By Dave Maass
Special thanks to legal intern Gillian Vernick, who was lead author of this post.
The Vallejo Police Department was warned: by rushing to purchase a cell-site simulator without first crafting a use policy, the agency side-stepped its legal duty to transparency. Now, Oakland Privacy has filed a first-of-its-kind suit to ensure the public has a say in how this controversial surveillance technology is deployed in their communities.
Cell-site simulators are devices that police use to gather information from cell phones, typically to locate, identify, and track people. Also known as IMSI catchers, these devices pretend to be cell phone towers in order to trick phones into connecting to them. The technology is so controversial that, in 2015, the California legislature stepped in and passed SB 741, a law that ensures a police department cannot acquire a cell-site simulator without a city council first approving a detailed policy that is “consistent with respect for an individual’s privacy and civil liberties.”
In mid-March, amid COVID-19 shelter-in-place orders, the Vallejo City Council approved a $766,000 purchase of a cell-site simulator manufactured by KeyW. However, instead of holding a hearing on the policy, the council simply told the police that they could write a policy later. Oakland Privacy and EFF both sent letters to the city demanding an immediate halt on the purchase.
Those letters went unheeded. In response, Oakland Privacy—a local member in the Electronic Frontier Alliance and a winner of the 2019 Pioneer Award given by EFF— and two residents filed suit on May 21 to demand that Vallejo Police follow the law.
In a press release issued by Oakland Privacy, plaintiff Dan Rubins stated:
Now, during a severe health and economic crisis that is already causing a $12M budget shortfall, they want to spend almost $1M to buy a powerful and unnecessary surveillance device while they write its use policy in secret. Their actions flout transparency and procurement regulations that give people a forum to raise these issues that impact all of our civil liberties.
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The complaint further contends that not only did the Vallejo Police Department fail to present a policy for approval, but the actual policy created by the police chief fails to comply with all the requirements for the construction of a policy under SB 741.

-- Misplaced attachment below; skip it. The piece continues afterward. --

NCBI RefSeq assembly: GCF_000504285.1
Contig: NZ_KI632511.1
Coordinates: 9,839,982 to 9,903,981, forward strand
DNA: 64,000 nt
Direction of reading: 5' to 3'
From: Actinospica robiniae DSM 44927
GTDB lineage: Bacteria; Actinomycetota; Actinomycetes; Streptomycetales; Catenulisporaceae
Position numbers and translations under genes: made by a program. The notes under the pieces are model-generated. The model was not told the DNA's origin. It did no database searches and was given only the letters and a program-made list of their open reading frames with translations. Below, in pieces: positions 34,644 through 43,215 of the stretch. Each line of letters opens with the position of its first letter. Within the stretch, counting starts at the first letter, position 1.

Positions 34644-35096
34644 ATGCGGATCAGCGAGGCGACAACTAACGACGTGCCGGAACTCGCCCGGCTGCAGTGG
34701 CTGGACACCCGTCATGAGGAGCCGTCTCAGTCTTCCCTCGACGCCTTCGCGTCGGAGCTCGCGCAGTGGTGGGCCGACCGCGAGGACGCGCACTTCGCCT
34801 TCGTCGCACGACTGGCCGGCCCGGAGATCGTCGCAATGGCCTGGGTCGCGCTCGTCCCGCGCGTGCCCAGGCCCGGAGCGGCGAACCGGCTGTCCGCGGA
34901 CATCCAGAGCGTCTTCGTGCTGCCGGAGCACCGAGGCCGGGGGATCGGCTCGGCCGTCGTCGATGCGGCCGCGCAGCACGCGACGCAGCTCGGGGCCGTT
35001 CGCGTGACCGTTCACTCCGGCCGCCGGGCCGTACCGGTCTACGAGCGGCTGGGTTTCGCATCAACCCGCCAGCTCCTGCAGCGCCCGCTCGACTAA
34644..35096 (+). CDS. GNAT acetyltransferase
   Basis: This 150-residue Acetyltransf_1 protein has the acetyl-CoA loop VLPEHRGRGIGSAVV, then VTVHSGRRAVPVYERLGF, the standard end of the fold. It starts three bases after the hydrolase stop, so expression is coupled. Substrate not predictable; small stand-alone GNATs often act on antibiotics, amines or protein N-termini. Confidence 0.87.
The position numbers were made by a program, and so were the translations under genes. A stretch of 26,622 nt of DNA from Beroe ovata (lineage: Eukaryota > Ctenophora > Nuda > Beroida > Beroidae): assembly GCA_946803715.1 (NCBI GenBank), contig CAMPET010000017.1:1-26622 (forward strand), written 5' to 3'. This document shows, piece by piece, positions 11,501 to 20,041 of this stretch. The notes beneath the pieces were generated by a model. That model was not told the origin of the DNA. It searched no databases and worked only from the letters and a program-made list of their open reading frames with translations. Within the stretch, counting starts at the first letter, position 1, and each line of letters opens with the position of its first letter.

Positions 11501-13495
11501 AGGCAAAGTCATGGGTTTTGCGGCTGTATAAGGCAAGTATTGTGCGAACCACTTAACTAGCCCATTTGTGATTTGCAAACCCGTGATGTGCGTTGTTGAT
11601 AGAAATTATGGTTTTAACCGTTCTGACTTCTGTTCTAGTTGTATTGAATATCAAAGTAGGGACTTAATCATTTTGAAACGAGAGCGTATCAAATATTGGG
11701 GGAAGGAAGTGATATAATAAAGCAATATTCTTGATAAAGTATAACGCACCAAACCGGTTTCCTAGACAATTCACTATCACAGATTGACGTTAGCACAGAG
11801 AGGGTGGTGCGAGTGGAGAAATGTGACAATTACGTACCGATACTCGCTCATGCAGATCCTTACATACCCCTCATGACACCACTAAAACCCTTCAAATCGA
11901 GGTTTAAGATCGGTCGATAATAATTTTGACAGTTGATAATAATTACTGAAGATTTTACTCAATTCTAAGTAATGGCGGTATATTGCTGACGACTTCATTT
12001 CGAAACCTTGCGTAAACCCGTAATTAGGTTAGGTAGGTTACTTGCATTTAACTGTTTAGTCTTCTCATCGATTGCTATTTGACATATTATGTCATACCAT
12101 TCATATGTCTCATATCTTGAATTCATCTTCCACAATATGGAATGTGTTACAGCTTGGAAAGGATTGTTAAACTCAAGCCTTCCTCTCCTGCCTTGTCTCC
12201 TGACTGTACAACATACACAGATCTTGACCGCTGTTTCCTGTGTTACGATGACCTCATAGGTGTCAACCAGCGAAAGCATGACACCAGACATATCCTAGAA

The law has a long list of elements that must be included in a policy, many of which were addressed inadequately by the policy eventually released by the Vallejo Police Department.
First, the policy fails to include a description of the employees authorized to access information collected with the cell-site simulator. Second, it allows the police chief or his designee to authorize an unspecified employee to use the device, without a requirement of amending the policy to show this person has been authorized to use the device or access the information collected. Finally, the policy authorizes the use of the technology without prior judicial approval based on an imminent threat of generic “bodily injury” of any kind, which is inconsistent with the California Electronic Communications Privacy Act (CalECPA). Under CalECPA, the standard for using a cell-site simulator without prior judicial authorization is “danger of death or serious physical injury,” whereas the Vallejo Police Department policy leaves room for the technology to be deployed without a warrant for something as basic as a twisted ankle.
This battle is important. States, counties, cities, and transit agencies around the nation, particularly in California, are passing laws to ensure surveillance technology can’t be acquired or used before a policy is put in writing and approved by an elected body in a public hearing. We applaud Oakland Privacy for taking a stand against law enforcement circumventing transparency requirements intended to give the public a say in the surveillance technologies used in their communities.
As EFF’s senior investigative researcher, Dave Maass is a muckraker/noisemaker, covering issues related to police surveillance, free speech, transparency, and government accountability. In addition to leading deep-dive investigations, Dave coordinates large-scale public records campaigns, advocates on state legislation, and compiles The Foilies, EFF’s annual tongue-in-cheek awards for outrageous responses to FOIA requests. He sometimes represents EFF in digital rights-themed cosplay at Dragon Con, and he edited EFF’s first science fiction collection, Pwning Tomorrow. He also researches virtual reality as part of the team that developed Spot the Surveillance, EFF’s first VR experience. Contact him with questions or information on police technology (e.g. automated license plate readers, biometric identification), prisoner rights, or public records laws.
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